I'm a student, so I don't have nearly as much time for leisure reading as I'd like. If I manage to read an entire course book instead of just the assigned chapters, I'll review that here, too.
Princess Alexandra, Britain’s second in line for the throne, is known in the tabloids as “Sassy Sasha” — the party girl socialite with a temper and a wild streak a mile wide. Kerry Donovan is a hard-working footballer and American architecture student in Oxford on the Rhodes scholarship. They meet, sparks fly, and suddenly the princess is teetering on the edge of the biggest media shitstorm in recent memory.
I love the subject, as it promises delicious high life fantasy and a high stakes setting. Sadly, this just wasn’t very well written, despite the author’s obvious passion for literature and Oxford.
I would have forgiven a lot just for the subject matter, but even with my rosiest of glasses on… no.
There were parts that swept me up! The anticipation just before you KNEW (it was quite predictable) the lesbians would hit the fan was exciting! The description of Balmoral Castle and the grounds, as well as Kerry’s first day at Oxford, were evocative. And yet… no.
The sex was kind of hot, aside from moments of disconnect when Kerry’s body was described in masculine terms, making me momentarily suspect the novel of being het with the male filed off. But… no. No, it was probably never het, but also just… no.
Kerry’s all right when she’s on her own or with her gay male friend Harris. She is refreshingly nice for someone so masculine-coded in a romance novel. However, I can’t stand her chivalry when she’s around Sasha. Maybe it’s not meant that way, but chivalry, whoever the culprit, seems just subconsciously condescending to me — let’s protect the little femme, despite the fact that she’s not only powerful because of her position but also her personality, because — femme! Kerry’s musculature is also described rather fetishistically, but maybe that’s only a minus because I’m not into it.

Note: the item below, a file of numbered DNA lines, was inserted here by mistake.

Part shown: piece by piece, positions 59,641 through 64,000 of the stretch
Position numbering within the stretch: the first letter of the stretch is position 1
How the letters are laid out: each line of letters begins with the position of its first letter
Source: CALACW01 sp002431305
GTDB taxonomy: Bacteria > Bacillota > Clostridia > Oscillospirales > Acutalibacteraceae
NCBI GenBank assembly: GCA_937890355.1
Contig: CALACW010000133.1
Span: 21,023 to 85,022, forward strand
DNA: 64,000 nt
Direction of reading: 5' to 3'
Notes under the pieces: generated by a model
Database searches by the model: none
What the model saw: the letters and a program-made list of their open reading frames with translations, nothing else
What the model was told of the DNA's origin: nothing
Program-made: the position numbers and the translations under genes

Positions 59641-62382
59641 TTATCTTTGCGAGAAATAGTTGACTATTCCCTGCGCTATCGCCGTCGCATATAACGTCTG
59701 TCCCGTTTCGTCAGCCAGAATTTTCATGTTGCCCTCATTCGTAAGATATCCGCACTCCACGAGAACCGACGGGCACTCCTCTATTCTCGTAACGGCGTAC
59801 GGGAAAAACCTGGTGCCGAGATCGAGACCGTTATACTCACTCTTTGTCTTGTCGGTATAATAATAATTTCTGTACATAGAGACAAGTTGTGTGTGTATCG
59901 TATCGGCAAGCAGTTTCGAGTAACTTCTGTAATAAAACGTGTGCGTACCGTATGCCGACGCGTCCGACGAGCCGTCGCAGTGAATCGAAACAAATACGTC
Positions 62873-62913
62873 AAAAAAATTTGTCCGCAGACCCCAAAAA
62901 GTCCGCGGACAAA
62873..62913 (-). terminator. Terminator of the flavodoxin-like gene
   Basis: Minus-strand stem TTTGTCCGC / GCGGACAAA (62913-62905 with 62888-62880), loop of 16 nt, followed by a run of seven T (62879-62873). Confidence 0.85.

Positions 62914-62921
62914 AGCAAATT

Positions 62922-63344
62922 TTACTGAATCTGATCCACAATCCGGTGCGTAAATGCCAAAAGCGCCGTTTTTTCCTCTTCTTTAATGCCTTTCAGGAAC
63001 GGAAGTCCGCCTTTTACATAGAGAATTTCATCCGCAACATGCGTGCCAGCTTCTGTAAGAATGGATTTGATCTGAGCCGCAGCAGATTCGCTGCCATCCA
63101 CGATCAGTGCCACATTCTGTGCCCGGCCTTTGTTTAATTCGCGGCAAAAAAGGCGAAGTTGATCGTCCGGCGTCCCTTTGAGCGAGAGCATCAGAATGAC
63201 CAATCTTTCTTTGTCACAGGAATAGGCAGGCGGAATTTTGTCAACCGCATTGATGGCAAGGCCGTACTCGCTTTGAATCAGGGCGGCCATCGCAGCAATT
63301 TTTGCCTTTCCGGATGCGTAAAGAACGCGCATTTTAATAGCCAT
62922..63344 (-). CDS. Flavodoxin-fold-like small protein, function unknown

Sasha was, at her best, an interesting and nuanced character, and the difference between how her actions appear and what they were motivated by is palpable without making those actions illogical within the confines of her characterization. At worst, she seems split, as if the author was trying to write two characters at the same time. To be fair, that was part of the character’s composition and conflict — the split self image and the insecurities it brings.
The love story suffered from something that’s a problem with a lot of category romance novels: that “falling in love” is not a plot, and trying to stretch it out over a minimum of 50,000 words is not going to be easy, especially without a another plot to carry it, no matter how lush and interesting the surroundings. They have “incredible chemistry”, they “spend time together”, they “come to appreciate each other” and “can’t stop thinking about each other” but they don’t actually have much conflict, other than that they both know this is a stupid idea, and they have to do it all by sneaking around.
In conclusion, I liked bits of it but all in all it was not really worth it.